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Sahakyan v. Diaz

United States District Court, E.D. California

January 8, 2020

KAREN SAHAKYAN, Plaintiff,
v.
RALPH DIAZ et al.., Defendants.

          FINDINGS AND RECOMMENDATION THAT PLAINTIFF'S CLAIMS BE DISMISSED FOR FAILURE TO STATE A CLAIM (ECF NOS. 1 & 10)

         Plaintiff Karen Sahakyan (“Plaintiff”) is proceeding pro se and in forma pauperis in this civil rights action pursuant to 42 U.S.C. § 1983. Plaintiff filed the instant Complaint on May 20, 2019, along with a motion for temporary restraining order and preliminary injunction. (ECF Nos. 1 & 2.) Generally, Plaintiff alleges that Defendants are acting with deliberate indifference to conditions posing a substantial risk of serious harm to Plaintiff by planning to merge Special Needs Yard (“SNY”) (formerly known as a protective custody) inmates with General Population (“GP”) inmates onto a yard known as a “Non-Designated Programming Facility” (“NDPF”) Yard at Avenal State Prison. The Court construed Plaintiff's allegations as a facial challenge to the California of Corrections and Rehabilitation's (“CDCR”) NDPF program, as a well as an as-applied challenge to that program.

         On October 28, 2019, the undersigned issued a screening order finding no cognizable claims in Plaintiff's complaint and ordering Plaintiff to “a) File a First Amended Complaint, which the Court will screen in due course; or b) Notify the Court in writing that he wishes to stand on his Complaint and have it reviewed by a District Judge, in which case the Court will issue findings and recommendations to the district judge consistent with this screening order.” (ECF No. 10., p. 9.) The Court also warned Plaintiff that “failure to comply with this order may result in the dismissal of this action.” (Id.)

         It has been more than two months since the issuance of the screening order and Plaintiff has failed to file an amended complaint or indicate that he wishes to stand on his complaint as drafted. Accordingly, for the reasons set forth in the screening order, the Court recommends that Plaintiff's case be dismissed for failure to state a claim upon which relief can be granted. (ECF No. 10.) The Court will also recommend that Plaintiff's case be dismissed for failure to comply with a Court order and failure to prosecute.

         “In determining whether to dismiss a[n] [action] for failure to prosecute or failure to comply with a court order, the Court must weigh the following factors: (1) the public's interest in expeditious resolution of litigation; (2) the court's need to manage its docket; (3) the risk of prejudice to defendants/respondents; (4) the availability of less drastic alternatives; and (5) the public policy favoring disposition of cases on their merits.” Pagtalunan v. Galaza, 291 F.3d 639, 642 (9th Cir. 2002) (citing Ferdik v. Bonzelet, 963 F.2d 1258, 1260-61 (9th Cir. 1992)).

         “‘The public's interest in expeditious resolution of litigation always favors dismissal.'” Id. (quoting Yourish v. California Amplifier, 191 F.3d 983, 990 (9th Cir. 1999)). Accordingly, this factor weighs in favor of dismissal.

         As to the Court's need to manage its docket, “[t]he trial judge is in the best position to determine whether the delay in a particular case interferes with docket management and the public interest…. It is incumbent upon the Court to manage its docket without being subject to routine noncompliance of litigants....” Pagtalunan, 291 at 639. Plaintiff has failed to respond to the Court's screening order. This failure to respond is delaying the case and interfering with docket management. Therefore, the second factor weighs in favor of dismissal.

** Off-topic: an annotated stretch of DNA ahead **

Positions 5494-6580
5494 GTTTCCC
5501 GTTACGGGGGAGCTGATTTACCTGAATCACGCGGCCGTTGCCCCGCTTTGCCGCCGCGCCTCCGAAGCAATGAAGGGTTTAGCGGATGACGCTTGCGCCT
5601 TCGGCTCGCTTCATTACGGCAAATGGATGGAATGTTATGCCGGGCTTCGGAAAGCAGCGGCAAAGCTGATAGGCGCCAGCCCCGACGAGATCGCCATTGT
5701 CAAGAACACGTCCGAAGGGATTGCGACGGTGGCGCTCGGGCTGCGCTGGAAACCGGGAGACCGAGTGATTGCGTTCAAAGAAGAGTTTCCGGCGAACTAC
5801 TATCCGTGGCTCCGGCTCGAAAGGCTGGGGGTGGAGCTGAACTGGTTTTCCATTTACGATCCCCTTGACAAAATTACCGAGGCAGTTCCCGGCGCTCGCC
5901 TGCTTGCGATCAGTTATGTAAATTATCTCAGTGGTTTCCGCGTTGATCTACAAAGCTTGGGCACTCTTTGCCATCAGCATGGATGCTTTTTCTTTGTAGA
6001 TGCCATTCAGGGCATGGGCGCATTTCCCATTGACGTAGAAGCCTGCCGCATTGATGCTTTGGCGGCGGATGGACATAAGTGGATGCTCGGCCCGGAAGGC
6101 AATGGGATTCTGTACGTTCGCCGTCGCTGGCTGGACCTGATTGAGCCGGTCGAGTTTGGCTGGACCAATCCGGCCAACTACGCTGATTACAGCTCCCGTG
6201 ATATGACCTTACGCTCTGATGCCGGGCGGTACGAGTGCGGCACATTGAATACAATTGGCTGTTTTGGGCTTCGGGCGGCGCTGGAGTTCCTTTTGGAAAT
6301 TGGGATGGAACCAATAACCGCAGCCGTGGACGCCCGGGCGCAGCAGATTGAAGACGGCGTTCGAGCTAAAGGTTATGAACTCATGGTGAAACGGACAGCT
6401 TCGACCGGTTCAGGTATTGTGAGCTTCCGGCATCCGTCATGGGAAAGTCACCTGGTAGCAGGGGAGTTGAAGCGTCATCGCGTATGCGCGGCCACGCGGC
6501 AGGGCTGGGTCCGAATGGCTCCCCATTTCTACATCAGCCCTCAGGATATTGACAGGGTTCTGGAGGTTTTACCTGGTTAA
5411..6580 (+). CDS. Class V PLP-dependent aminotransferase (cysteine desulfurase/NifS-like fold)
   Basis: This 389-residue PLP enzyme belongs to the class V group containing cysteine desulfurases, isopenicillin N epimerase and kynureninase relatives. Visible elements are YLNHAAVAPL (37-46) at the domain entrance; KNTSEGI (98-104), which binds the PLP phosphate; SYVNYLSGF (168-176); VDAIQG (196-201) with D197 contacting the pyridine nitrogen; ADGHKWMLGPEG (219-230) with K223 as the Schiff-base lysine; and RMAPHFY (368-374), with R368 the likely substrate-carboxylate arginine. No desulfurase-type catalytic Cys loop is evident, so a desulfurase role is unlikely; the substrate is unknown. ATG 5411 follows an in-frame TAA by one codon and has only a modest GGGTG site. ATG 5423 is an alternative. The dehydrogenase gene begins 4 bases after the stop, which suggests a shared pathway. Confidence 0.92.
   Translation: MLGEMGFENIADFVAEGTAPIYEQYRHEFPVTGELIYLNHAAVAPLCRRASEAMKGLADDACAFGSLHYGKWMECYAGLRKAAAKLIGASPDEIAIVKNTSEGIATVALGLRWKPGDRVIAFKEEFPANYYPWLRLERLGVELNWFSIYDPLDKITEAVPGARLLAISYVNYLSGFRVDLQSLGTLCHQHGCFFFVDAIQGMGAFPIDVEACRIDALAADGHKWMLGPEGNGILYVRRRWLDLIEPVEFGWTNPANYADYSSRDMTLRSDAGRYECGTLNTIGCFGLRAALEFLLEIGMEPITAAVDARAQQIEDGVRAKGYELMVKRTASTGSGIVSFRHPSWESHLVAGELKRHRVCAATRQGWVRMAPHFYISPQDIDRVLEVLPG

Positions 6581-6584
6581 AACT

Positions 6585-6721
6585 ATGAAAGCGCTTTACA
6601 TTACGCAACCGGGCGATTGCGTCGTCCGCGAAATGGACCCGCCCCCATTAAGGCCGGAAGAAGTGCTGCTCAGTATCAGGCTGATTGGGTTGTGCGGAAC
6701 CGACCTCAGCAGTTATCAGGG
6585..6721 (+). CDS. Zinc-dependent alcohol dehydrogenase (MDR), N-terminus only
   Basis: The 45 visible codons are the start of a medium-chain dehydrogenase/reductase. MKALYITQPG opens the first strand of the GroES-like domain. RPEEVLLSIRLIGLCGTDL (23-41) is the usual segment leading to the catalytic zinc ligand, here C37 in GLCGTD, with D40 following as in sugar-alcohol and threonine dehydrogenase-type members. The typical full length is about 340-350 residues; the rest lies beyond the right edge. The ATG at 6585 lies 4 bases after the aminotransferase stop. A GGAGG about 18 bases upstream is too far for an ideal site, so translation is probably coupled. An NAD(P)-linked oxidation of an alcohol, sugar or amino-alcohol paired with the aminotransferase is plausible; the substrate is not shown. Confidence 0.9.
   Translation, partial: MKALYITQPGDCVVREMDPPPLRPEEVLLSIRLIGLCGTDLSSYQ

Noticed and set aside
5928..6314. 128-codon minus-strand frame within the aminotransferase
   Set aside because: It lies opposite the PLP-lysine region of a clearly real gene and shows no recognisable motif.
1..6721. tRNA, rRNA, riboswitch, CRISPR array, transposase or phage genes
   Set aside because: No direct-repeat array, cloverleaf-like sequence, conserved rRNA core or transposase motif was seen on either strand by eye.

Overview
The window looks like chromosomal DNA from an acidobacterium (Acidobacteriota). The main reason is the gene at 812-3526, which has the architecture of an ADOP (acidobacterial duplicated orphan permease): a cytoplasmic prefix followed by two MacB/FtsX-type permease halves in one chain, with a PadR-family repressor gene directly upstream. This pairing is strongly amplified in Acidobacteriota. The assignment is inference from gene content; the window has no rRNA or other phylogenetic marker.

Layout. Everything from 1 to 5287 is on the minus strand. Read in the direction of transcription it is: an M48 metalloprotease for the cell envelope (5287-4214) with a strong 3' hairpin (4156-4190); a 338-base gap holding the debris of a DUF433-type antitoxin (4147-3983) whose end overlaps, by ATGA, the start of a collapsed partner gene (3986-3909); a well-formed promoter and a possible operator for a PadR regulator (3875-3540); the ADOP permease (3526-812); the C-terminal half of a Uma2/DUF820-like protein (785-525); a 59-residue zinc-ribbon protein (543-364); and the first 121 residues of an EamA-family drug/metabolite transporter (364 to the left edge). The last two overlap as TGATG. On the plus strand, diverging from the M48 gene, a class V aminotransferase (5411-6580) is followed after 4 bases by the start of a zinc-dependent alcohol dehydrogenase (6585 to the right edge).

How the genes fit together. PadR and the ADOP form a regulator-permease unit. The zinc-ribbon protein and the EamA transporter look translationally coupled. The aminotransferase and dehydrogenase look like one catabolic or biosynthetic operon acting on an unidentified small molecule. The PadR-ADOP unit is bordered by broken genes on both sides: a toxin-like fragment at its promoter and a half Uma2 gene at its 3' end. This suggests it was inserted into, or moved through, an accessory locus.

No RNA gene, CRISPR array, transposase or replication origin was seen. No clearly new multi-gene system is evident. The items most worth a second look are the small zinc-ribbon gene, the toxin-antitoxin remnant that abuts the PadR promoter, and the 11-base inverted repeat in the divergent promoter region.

Turning to the risk of prejudice, “pendency of a lawsuit is not sufficiently prejudicial in and of itself to warrant dismissal.” Id at 642 (citing Yourish, 191 F.3d at 991). However, “delay inherently increases the risk that witnesses' memories will fade and evidence will become stale, ” id at 643, and it is Plaintiffs failure to comply with a court order and to prosecute this case that is causing delay. Therefore, the third factor weighs in favor of dismissal.

         As for the availability of lesser sanctions, at this stage in the proceedings there is little available to the Court which would constitute a satisfactory lesser sanction while protecting the Court from further unnecessary expenditure of its scarce resources. Considering Plaintiffs incarceration and in forma pauperis status, monetary sanctions are of little use. And, given the stage of these proceedings, the preclusion of evidence or witnesses is not available.

         Finally, because public policy favors disposition on the merits, this factor weighs against dismissal. Id.

         After weighing the factors, the Court finds that dismissal with prejudice is appropriate. Accordingly, the Court HEREBY RECOMMENDS that:

         1. This action be dismissed, with prejudice, for failure to state a claim, failure to prosecute, and failure to comply with a court order; and

         2. The Clerk of Court be directed to close this case.

         These findings and recommendations will be submitted to the United States district judge assigned to the case, pursuant to the provisions of Title 28 U.S.C. § 636(b)(1). Within twenty-one (21) days after being served with these findings and recommendations, Plaintiff may file written objections with the Court. The document should be captioned “Objections to Magistrate Judge's Findings and Recommendations.” Plaintiff is advised that failure to file objections within the specified time may result in the ...


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